Love versus Compatibility. Let’s Talk About It.

We’re kicking off a weekly series hashtagged #WednesdayWoes where we discuss issues that crop up for singles while dating, in relationships or simply in life. This blog has been written by Floh member Dhruvi Shah.

As a single girl who also happens to be a Floh member, I end up talking with others quite a bit about the obstacles we face as singles, issues in relationships and other such woes. While certain subjects and topics of conversation have now become ordinary and oft-repeated, we haven’t yet scratched the surface.

This morning, a Floh member posted the following image:

Love versus compatibility

I was surprised at the candid comments from fellow Floh members who felt so strongly about this. Ranging from “True that!” to “Close to the bone” and “Ugh. :|”, everyone is in agreement that compatibility is an issue and can end a relationship of love.

The way I look at it, we pin the trouble on compatibility and so it becomes important to reflect on it. If you were to ask me whether I’ve had an experience that came to an end because of compatibility, my one word answer would be ‘yes’. I asked Floh member, Pankaj Rao the same question and here’s the short and long of it.

“So, basically, all the people I’ve met through Floh and off other apps, that I’ve decided to go out with, and it hasn’t worked out with is because there really is no major connect. I’m looking back at these experiences solely from the compatibility point of view.”

Neha Nair admits, “My last relationship ended because of this very reason. Our general perception of life was very different. Even though the relationship was only 8 months long, I had an important realisation. The way each of us approached life varied so much that it had serious repercussions on both of us – mentally and physically. At the end, we called it off because we were making each other not only desperately unhappy but also very, very unwell!”

Aditya Saigal chimes in, “One experience with another Floh member actually ended because we later realised we were incompatible. When we met, it was as close to ‘love at first sight’ as it could be. On perhaps, the 5th day, we saw that we were different. After 3-4 months, it just ended because we were simply incompatible.”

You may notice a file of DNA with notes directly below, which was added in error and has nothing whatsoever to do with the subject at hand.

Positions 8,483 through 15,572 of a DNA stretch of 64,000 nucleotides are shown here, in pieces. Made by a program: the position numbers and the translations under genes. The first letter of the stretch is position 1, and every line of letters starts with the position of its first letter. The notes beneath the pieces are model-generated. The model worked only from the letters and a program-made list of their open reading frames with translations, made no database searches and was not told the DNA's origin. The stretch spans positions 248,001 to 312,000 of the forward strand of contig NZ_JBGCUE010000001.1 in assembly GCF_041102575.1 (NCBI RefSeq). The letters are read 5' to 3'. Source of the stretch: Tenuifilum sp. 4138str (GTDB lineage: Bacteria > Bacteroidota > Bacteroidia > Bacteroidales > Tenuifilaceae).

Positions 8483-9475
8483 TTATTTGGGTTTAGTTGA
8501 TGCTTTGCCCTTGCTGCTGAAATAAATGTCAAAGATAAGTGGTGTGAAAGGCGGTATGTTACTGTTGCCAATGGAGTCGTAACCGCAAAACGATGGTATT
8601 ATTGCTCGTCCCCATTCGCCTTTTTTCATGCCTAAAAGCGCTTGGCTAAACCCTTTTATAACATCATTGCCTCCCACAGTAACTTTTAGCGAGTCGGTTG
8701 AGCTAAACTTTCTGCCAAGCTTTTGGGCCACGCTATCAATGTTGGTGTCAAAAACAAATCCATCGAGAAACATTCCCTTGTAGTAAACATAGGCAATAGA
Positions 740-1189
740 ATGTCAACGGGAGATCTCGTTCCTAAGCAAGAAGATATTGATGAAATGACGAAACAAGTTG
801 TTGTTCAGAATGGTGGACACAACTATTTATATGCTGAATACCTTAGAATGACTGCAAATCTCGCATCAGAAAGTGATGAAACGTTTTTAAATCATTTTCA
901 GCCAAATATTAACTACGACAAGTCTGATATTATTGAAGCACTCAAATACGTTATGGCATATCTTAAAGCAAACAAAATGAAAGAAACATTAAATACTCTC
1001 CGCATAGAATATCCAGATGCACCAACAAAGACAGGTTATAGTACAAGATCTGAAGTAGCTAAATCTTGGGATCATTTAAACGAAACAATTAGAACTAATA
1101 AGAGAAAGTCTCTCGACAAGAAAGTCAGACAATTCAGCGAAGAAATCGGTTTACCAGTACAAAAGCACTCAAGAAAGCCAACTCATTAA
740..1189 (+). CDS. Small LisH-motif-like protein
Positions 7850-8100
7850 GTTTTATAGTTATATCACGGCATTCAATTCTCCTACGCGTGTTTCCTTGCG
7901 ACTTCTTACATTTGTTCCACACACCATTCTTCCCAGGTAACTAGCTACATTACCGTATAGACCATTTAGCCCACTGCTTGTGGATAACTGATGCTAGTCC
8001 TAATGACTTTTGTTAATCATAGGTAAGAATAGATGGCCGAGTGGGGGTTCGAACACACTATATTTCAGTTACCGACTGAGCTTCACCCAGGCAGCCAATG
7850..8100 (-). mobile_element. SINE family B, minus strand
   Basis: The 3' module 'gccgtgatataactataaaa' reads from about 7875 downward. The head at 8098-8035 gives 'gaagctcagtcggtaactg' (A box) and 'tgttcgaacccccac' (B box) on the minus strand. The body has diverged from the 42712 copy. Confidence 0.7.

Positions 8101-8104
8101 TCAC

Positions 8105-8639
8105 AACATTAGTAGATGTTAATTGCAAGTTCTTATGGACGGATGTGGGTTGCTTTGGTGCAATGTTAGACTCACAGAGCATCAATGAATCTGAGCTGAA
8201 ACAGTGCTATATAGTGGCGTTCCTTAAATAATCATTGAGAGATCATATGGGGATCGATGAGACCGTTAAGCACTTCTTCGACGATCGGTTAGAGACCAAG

Do then young professionals seeking relationships today rate compatibility with a long term partner higher than love? The answers I received are pretty insightful.

Neha explains, “I think, yes. Love and attraction are more like starting points, ice breakers sort of. With time, if you’re incompatible, resentment builds up, you compromise where you don’t want to, just to keep the calm. Compromise should feel like an actual progression, not a compulsion. In the long run, compatibility definitely rates higher than attraction or the rosy-eyed love.”

“Although you need to fall in love first, or be attracted to see whether you’re compatible or not, I would rate it higher in the long run.” opines Aditya Saigal.

Pankaj makes a rather quote worthy statement too. “To me, love is a very hazy meaning term. Compatibility is way higher on the scale. The way I see it, love is a by-product of compatibility.”

I asked Saloni Sanwani, Clinical Psychologist what she has come to make of the term compatibility, as being used by her clients and what it has come to mean in her counselling practice.

She says, “Compatibility is a broad, general term. Having similar interests, likes, etc. That’s compatibility enough for a lot of people. For a lot of other people, compatibility is to have enough mutual respect for each other.

The equation is like X amount of time should be spent together, and Y amount of time doing stuff on your own. So, each one to their own equation. It’s a very person-specific thing.”